Monthly Archives : December 2013

Presenting in the Z-Wave Pavilion at International CES 2014, Fibaro is certainly one of those hidden home automation gems that has some of the hottest sensors around.
At CEDIA 2013, we got a preview of what’s to come from Fibaro.

The company is coming out with a Z-Wave fire/smoke detector that easily challenges Nest’s in the industrial design and intelligence. Fibaro’s Rich Bira explains that the unit has a “black box” to record events such as the escalating temperature.

“Sometimes there is a fire before there’s smoke,” he says.

Beveled edges on the device makes “smoke travel in quicker compared to stamped-in holes,” according to Bira.

The other fantastic thing Fibaro showed at CEDIA was – I don’t quite know what to call it – a gesture/sensor interface device (video below) that can sit behind a wall (or not) and detect gestures without the user ever touching the unit, and then trigger Z-Wave events.

Fibaro marketplace – new place where you can download addons for your smart home!

Bira suggests the pad makes sense for aesthetic installs as in behind a mirror or for security purposes so guests don’t know there is a controller in the space.

Otherwise, Fibaro continues to build around its flagship home automation system, the Home Center 2 now available with a SIP server and open API.

Taking cues from the Chicago Transportation Authority, Bira explains, “If a train is 10 minutes away, it might mute the music and flash the lights in case you don’t have a phone handy.”

If you’re hurrying to catch the train and it’s late, an accelerometer on your smart phone can gauge your speed and let you know you can chill out.

Finally, Fibaro has some interesting wall plugs with colored LED rings that tell you at a glance the consumption of the plugged-in device. To be sure, there are other smart plugs on the market, but this is about the most discreet. One other cool thing about them: You can rotate the plugs to make them fit right in tight spaces

 

Author: 4 years ago

mdadm software raid Raid 1 Xen 6.2

After initial installation of Xenserver 6.2 (DO NOT configure any local storage!)

Check /dev/sda partition table
# gdisk -l /dev/sda
(…)
Number Start (sector) End (sector) Size Code Name
1 2048 8388641 4.0 GiB 0700
2 8390656 16777249 4.0 GiB 0700

Prepare second drive for GPT:
sgdisk –zap-all /dev/sdb
sgdisk –mbrtogpt –clear /dev/sdb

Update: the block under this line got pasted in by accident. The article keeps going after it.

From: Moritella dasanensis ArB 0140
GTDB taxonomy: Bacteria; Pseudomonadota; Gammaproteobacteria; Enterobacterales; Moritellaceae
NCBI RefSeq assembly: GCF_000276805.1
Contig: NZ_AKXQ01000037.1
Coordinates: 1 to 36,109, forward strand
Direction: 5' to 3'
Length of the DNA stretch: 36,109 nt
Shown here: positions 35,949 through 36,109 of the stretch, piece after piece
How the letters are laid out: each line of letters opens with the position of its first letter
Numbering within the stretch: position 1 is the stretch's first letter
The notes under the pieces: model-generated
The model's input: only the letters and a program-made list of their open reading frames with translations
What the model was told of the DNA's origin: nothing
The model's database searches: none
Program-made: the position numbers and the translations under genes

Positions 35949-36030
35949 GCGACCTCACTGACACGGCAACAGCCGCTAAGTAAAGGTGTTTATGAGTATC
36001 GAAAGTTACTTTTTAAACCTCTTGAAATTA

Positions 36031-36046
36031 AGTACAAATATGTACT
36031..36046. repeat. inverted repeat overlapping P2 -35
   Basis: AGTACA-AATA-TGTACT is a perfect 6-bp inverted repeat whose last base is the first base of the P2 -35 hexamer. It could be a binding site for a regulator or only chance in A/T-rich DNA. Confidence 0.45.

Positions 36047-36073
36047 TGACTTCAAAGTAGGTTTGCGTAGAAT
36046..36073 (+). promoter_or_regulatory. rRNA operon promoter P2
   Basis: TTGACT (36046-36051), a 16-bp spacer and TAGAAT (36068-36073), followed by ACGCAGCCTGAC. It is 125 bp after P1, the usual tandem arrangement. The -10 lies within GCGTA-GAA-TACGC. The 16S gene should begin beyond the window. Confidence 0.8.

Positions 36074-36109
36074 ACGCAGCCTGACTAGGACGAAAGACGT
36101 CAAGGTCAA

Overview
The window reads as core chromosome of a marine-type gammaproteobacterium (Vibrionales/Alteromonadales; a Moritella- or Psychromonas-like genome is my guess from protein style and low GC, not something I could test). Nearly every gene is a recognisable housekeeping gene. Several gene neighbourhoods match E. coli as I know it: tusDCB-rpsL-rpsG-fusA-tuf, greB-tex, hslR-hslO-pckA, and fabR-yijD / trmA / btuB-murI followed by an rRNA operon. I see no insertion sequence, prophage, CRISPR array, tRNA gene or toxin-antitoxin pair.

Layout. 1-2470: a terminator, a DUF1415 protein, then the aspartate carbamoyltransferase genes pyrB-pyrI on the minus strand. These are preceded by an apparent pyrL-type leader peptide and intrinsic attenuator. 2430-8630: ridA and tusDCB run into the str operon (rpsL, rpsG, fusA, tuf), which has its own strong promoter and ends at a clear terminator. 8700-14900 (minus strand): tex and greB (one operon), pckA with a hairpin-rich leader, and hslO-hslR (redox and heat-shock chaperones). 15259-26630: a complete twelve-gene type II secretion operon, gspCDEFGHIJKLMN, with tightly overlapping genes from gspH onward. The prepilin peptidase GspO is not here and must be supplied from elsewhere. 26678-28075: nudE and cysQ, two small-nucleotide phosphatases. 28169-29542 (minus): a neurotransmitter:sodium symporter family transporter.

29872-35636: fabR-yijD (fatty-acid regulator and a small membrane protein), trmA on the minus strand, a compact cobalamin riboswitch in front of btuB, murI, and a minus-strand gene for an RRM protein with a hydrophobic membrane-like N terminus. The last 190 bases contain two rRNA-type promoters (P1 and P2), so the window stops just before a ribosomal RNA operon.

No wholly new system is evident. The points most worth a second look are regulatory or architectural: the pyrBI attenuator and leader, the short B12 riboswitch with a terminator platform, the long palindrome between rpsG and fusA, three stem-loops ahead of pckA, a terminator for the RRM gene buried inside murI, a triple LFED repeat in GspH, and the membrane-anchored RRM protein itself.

After listing the sdb partition with sgdisk we will get info:
sgdisk -p /dev/sdb
Disk /dev/sdb: 250069680 sectors, 119.2 GiB    –> this is DISK_SIZE !
First usable sector is 34, last usable sector is 250069646

We need to make sure the size is exactly the same as on sda:
sgdisk –new=1:2048:8388641 /dev/sdb
sgdisk –typecode=1:fd00 /dev/sdb
sgdisk –attributes=1:set:2 /dev/sdb
sgdisk –new=2:8390656:16777249 /dev/sdb
sgdisk –typecode=2:fd00 /dev/sdb
sgdisk –new=3:16779264:DISK_SIZE-34 /dev/sdb
sgdisk –typecode=3:fd00 /dev/sdb

in my case DISK_SIZE-34 is 250069680-34=16779264
Pay attention if sgdisk says the kernel is still using the old partition table. You need to reboot if that is the case.

Now it is time (REboot if needed) to create the software RAID devices.

mknod /dev/md0 b 9 0
mknod /dev/md1 b 9 1
mknod /dev/md2 b 9 2
mdadm –create /dev/md0 –level=1 –raid-devices=2 missing /dev/sdb1
mdadm –create /dev/md1 –level=1 –raid-devices=2 missing /dev/sdb2
mdadm –create /dev/md2 –level=1 –raid-devices=2 missing /dev/sdb3

Create bitmaps for each RAID device:

mdadm –grow /dev/md0 -b internal
mdadm –grow /dev/md1 -b internal
mdadm –grow /dev/md2 -b internal

Format the RAID root disk, mount it at /mnt and copy all to it

mkfs.ext3 /dev/md0
mount /dev/md0 /mnt
cp -vxpR / /mnt

Modify /mnt/etc/fstab and change root filesystem to /dev/md0
sed -i ‘s/LABEL=[a-zA-Z\-]*/\/dev\/md0/’ /mnt/etc/fstab

Create a new boot image and uncompress it:

mkdir /mnt/root/initrd-raid
mkinitrd -v –fstab=/mnt/etc/fstab /mnt/root/initrd-raid/initrd-`uname -r`-raid.img `uname -r`
cd /mnt/root/initrd-raid
zcat initrd-`uname -r`-raid.img | cpio -i

Edit init and raidautorun:
sed -i ‘s/raidautorun \/dev\/md0/raidautorun \/dev\/md0\nraidautorun \/dev\/md1\nraidautorun \/dev\/md2/’ init

Copy the new ramdisk to the /mnt/boot folder and modify boot menu

find . -print | cpio -o -Hnewc | gzip -c > /mnt/boot/initrd-`uname -r`-raid.img
rm /mnt/boot/initrd-2.6-xen.img
cd /mnt/boot
ln -s initrd-`uname -r`-raid.img initrd-2.6-xen.img

Replace in /mnt/boot/extlinux.conf string “root=LABEL=root-…” to “root=/dev/md0″ in all menu entries.

sed -i ‘s/LABEL=[a-zA-Z\-]*/\/dev\/md0/’ extlinux.conf
Set up MBR for GPT on /dev/sdb

cat /mnt/usr/share/syslinux/gptmbr.bin > /dev/sdb
cd /mnt
extlinux –raid -i boot/

Reboot (IMPORTANT: Set your server to boot from the SECONDARY HDD before booting!)
When XenServer is up again, include /dev/sda in the array with the following commands:

sgdisk –attributes=1:set:2 /dev/sda
sgdisk –typecode=1:fd00 /dev/sda
sgdisk –typecode=2:fd00 /dev/sda
sgdisk –typecode=3:fd00 /dev/sda
mdadm -a /dev/md0 /dev/sda1
mdadm -a /dev/md1 /dev/sda2
mdadm -a /dev/md2 /dev/sda3

The array needs to complete its synchronisation. That is gonna take a while. Follow its progress with:

watch -n 1 cat /proc/mdstat
When it’s done on all three arrays, copy the RAID setup to /etc/mdadm.conf

mdadm –detail –scan >> /etc/mdadm.conf

Add the md3 as the local storage:

xe sr-introduce uuid=UUID_from_section_3 type=type_from_section_3 name-label=”Local storage” content-type=user
xe pbd-create sr-uuid=UUID_from_section_3 device-config:device=/dev/md2 host-uuid=[TAB]
xe pbd-plug uuid=previous_returned_UUID

Several neat mdadm commands that might be useful to remember:
removing disk from raid:
mdadm /dev/mdX -r /dev/sdX
adding to raid
mdadm /dev/mdX -a /dev/sdX

Author: 4 years ago